Tag Archives: San Antonio

Penguins

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Between Socorro and Truth or Consequences, NM lies the small town of San Antonio. If a driver exits I-25 at San Antonio and takes Highway 1 running parallel to the interstate, one will pass through the Bosque del Apache National Wildlife Refuge.

According to Wikipedia (https://en.wikipedia.org/wiki/Bosque),

A bosque (/ˈbskɛ/BOHS-ke) is a gallery forest found along the riparianflood plains of stream and river banks in the southwestern United States. It derives its name from the Spanish word for woodlands.

In the predominantly arid or semi-arid southwestern United States, the bosque is an oasis-like ribbon of green vegetation, often canopied, that only exists near rivers, streams, or other water courses. The most notable bosque is the 200-mile (320 km)-long ecosystem along the middle Rio Grande in New Mexico that extends from Santa Fe south past Socorro including the Bosque del Apache National Wildlife Refuge.

I took Highway 1 once and stopped at the Refuge’s visitor center. It had a clean women’s restroom (I can’t vouch for the men’s room), a gift shop, and exhibits aimed mostly at kids.

I can’t remember why I went up to the information desk, but a very nice lady was working there. While we chatted, a man–another visitor–joined us. The info woman showed us on a map where to find the scenic-loop drive good for bird watching. I decided to skip the scenic loop drive. The $5 entrance fee didn’t seem worth it because it was almost dark, I’m not a birder, and I was the only person in the van. Better to have a scenic-loop companion and get our money’s worth.

Before I could say thank you and walk off, the nice information desk woman mentioned the penguins that come to the Bosque.

Penguins? I asked.

Penguins? the tourist man next to me echoed my confusion.

Penguins, The information woman said firmly.

How do they get here? either the man or I asked.

Have you ever seen a penguin? the information woman asked.

I thought about it. On TV, I said. Then I thought about it more. I’d seen penguins at an aquarium once. That was real life, albeit through glass. The penguins swam around a huge tank. One wall was glass so visitors could watch them diving and paddling.

I considered what I knew about penguins. They didn’t fly, right? They couldn’t possibly fly to New Mexico, right? They lived where it was cold, right? Southern New Mexico–even Southern New Mexico in winter–couldn’t be nearly cold enough for penguins, right?

All of those penguin thoughts flashed through my mind. Maybe everything I thought I knew about penguins was wrong. Maybe they did fly to New Mexico and hang out at the Bosque del Apache.

The information woman was still talking, but the tourist man interrupted to ask again, Penguins?

Penguins? the information woman asked as she realized her mistake. Did I say “penguins”? I meant pelicans.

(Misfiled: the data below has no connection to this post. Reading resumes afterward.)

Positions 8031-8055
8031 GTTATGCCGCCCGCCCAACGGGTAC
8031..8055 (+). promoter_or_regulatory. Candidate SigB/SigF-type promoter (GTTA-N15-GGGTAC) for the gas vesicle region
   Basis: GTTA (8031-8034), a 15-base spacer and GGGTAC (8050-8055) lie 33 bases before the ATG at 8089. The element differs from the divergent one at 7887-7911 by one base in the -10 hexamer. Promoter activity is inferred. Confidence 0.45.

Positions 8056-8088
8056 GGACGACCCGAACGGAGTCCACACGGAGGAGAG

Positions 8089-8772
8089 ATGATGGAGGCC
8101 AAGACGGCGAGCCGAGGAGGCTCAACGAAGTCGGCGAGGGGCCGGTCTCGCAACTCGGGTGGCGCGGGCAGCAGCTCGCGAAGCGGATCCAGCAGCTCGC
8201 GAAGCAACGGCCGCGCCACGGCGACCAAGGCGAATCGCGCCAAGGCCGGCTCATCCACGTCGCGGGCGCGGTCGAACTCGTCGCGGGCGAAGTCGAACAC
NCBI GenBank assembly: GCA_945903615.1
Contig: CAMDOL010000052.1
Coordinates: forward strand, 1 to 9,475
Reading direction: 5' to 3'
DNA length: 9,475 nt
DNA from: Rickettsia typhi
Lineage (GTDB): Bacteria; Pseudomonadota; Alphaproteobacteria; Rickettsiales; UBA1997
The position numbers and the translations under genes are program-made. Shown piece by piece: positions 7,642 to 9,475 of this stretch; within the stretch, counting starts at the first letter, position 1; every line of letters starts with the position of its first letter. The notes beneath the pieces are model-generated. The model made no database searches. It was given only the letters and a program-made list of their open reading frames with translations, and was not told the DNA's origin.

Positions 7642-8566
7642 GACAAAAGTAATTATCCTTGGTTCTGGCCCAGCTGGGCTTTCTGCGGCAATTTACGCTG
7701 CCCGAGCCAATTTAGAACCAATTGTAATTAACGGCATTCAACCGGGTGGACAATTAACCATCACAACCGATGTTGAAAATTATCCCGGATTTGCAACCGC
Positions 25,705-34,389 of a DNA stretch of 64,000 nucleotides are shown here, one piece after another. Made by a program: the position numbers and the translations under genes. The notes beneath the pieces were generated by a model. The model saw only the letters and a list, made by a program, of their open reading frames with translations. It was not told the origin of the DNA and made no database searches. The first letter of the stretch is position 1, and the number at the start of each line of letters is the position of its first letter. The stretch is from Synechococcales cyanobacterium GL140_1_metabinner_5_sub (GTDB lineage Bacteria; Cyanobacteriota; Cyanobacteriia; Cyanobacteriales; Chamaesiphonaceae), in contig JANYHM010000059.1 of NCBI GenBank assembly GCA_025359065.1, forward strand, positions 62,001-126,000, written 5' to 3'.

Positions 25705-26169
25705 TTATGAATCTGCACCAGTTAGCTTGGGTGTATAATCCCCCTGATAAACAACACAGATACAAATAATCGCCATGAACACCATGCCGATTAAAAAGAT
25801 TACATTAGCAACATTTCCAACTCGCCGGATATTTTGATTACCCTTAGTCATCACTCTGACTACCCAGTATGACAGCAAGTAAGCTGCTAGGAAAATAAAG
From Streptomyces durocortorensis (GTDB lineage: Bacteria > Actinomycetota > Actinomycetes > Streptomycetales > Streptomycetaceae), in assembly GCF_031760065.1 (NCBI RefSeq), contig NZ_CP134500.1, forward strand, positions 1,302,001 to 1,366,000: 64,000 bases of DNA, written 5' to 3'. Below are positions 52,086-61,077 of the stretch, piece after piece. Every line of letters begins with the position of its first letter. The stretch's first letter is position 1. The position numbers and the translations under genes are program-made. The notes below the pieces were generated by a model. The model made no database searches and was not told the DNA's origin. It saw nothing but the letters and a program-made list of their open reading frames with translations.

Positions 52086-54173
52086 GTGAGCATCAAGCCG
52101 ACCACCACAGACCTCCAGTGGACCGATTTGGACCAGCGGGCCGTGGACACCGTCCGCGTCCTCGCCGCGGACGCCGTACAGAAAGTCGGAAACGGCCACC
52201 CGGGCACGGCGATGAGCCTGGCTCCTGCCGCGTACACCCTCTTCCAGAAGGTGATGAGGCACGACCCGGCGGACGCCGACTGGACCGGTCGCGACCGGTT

I knew she was embarrasses, and I felt bad for her. She’s seemed so sure, but she’d been so wrong.

Trinity Site

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The first explosion of an atomic bomb took place on July 16, 1945 at Trinity Site in New Mexico. The Trinity Site is now part of White Sands Missile Range. (Information checked at http://www.wsmr.army.mil/PAO/Trinity/Pages/default.aspx.)

In 2014, I spent several weeks in Truth or Consequences, New Mexico and the surrounding area. At the suggestion of a friend, I timed my travels so I could visit nearby Trinity Site on the one day it was open to the public that year.

(In 2015, Trinity Site is once again open to the public twice during the year, today and again on Saturday, October 3rd.)

Trinity Site is remote, which is for the best. It wouldn’t have been a good idea to test an atomic bomb near an urban center. (When the first atomic bomb was tested, scientists just didn’t know what was going to happen.) And since the U.S. Army owns so much of the land in the area for the White Sands Missile Range, no town has been able to spring up nearby. The entrance to Trinity Site (Stallion Gate entrance) is 12 miles east of the small town (actually an unincorporated community) of San Antonio, NM and 53 miles west of Carrizozo, NM (population 996, as of 2010). From the Stallion Gate entrance, it’s about five miles to the security checkpoint. It’s another 17 miles from the security checkpoint to the parking area at Trinity Site.

There wasn’t much checking at the security checkpoint. I was required to show my driver’s license, but it wasn’t compared to any database. The security guy who asked for it just gave it a cursory glance. He did ask me if I had any weapons in the van, and I ‘fessed up that I had a pocket knife in here somewhere. The security guy joked that in New Mexico, a pocket knife is just a toothpick. I’d read somewhere that I’d be asked to show the van’s registration, but I wasn’t. Nor was I asked to open any of the doors to the van so security personnel could have a look at what I was transporting. My van was searched more thoroughly (back doors opened and guards taking a peek inside) at the Hoover Dam and the Los Angeles International Airport.